The Effect of Pre-Existing Standards and Regulations on the Development and Diffusion of Radically New Innovations

The Effect of Pre-Existing Standards and Regulations on the Development and Diffusion of Radically New Innovations

J. Roland Ortt (Delft University of Technology, Delft, Netherlands) and Tineke M. Egyedi (DIRoS, Amsterdam, Netherlands)
Copyright: © 2014 |Pages: 21
DOI: 10.4018/ijitsr.2014010102
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Abstract

The controversy among scientists on whether standards and regulations hamper or stimulate innovation contains too little specificity and provides too few clues for innovation managers to act upon. In this article, we underscore the importance of timing and start by focusing on the effect of pre-existing standards and regulations on the subsequent development and diffusion of product innovations. The effect is assessed in terms of the time interval between the invention of a technological principle and the introduction of the first marketable product (development phase), and the successive time interval up to the start of large-scale industrial production and diffusion (adaptation phase). The authors analyse fifty heterogeneous cases studies of radically new high-tech product innovations from the year 1850 onward. The results indicate that pre-existing standards and regulations significantly shorten the adaptation phase of innovations, an effect not found for the development phase. The shortening effect on the adaptation phase is particularly evident for radically new innovations and innovations that are an integral part of larger technological systems. As the adaptation phase is often a time- and capital-intensive phase for industry, this accelerating effect on the diffusion of innovations is highly relevant for innovation managers and policy makers.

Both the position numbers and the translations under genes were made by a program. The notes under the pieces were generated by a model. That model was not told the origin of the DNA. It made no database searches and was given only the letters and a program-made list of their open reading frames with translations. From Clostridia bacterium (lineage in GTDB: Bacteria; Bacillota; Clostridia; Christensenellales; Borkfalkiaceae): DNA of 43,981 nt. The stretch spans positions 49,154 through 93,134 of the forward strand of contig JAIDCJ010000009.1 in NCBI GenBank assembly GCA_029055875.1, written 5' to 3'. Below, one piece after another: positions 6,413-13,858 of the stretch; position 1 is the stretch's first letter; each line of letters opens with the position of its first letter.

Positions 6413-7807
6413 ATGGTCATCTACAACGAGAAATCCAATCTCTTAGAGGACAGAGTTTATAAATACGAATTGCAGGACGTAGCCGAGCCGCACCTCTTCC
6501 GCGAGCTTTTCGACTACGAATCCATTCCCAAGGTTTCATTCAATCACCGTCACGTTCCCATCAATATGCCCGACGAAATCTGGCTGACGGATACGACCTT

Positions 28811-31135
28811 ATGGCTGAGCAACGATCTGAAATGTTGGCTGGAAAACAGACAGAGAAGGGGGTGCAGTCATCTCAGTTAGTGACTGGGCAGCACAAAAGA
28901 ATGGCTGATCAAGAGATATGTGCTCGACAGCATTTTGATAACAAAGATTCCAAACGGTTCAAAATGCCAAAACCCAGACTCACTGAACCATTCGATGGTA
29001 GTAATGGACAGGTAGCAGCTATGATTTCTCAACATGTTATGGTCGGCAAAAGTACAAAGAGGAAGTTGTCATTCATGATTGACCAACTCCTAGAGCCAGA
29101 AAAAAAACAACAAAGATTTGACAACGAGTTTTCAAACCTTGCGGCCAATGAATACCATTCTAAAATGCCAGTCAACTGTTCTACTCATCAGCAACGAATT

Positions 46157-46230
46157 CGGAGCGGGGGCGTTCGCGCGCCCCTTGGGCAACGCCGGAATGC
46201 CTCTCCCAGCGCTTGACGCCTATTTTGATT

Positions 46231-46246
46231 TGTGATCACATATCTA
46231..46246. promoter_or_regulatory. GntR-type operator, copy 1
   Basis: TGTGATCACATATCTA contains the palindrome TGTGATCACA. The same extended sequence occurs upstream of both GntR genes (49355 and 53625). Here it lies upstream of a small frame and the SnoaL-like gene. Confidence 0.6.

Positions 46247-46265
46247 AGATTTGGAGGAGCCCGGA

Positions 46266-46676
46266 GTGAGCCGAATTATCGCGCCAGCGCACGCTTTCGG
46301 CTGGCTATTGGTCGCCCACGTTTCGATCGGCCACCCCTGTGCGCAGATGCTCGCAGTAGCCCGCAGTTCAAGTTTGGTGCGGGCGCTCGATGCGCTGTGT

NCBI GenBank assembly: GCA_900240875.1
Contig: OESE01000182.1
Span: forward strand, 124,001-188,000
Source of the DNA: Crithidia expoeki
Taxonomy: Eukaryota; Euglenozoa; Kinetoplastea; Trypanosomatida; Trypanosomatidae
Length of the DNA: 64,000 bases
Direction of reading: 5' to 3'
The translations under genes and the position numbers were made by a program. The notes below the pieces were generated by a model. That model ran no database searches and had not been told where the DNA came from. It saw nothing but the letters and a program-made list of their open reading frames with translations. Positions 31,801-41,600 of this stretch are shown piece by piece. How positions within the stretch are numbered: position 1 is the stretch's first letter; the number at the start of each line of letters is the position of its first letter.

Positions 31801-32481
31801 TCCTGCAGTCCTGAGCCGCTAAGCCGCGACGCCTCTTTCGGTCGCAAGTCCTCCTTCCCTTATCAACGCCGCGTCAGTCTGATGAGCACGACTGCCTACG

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Introduction

The question whether standards and regulations hamper or enable the innovation and diffusion of radically new high-tech products has created controversy among scientists, while the policy and managerial importance of resolving it goes undisputed. A key issue explaining the controversy is the lack of specificity about the nature of the relationship. With the current article we aim to contribute towards its further clarification. We focus on pre-existing standards and regulations. Pre-existing standards and regulations refer to the set of standards, formal guidelines, rules, laws and conventions that exists prior to the invention of a new product. These standards and regulations have general relevance for the industry in which the new product develops, but do not specifically address it. Rather, they are part of the industry conditions within which a new product evolves. For example, a new product will have to comply to the safety and quality requirements prevalent in an industry.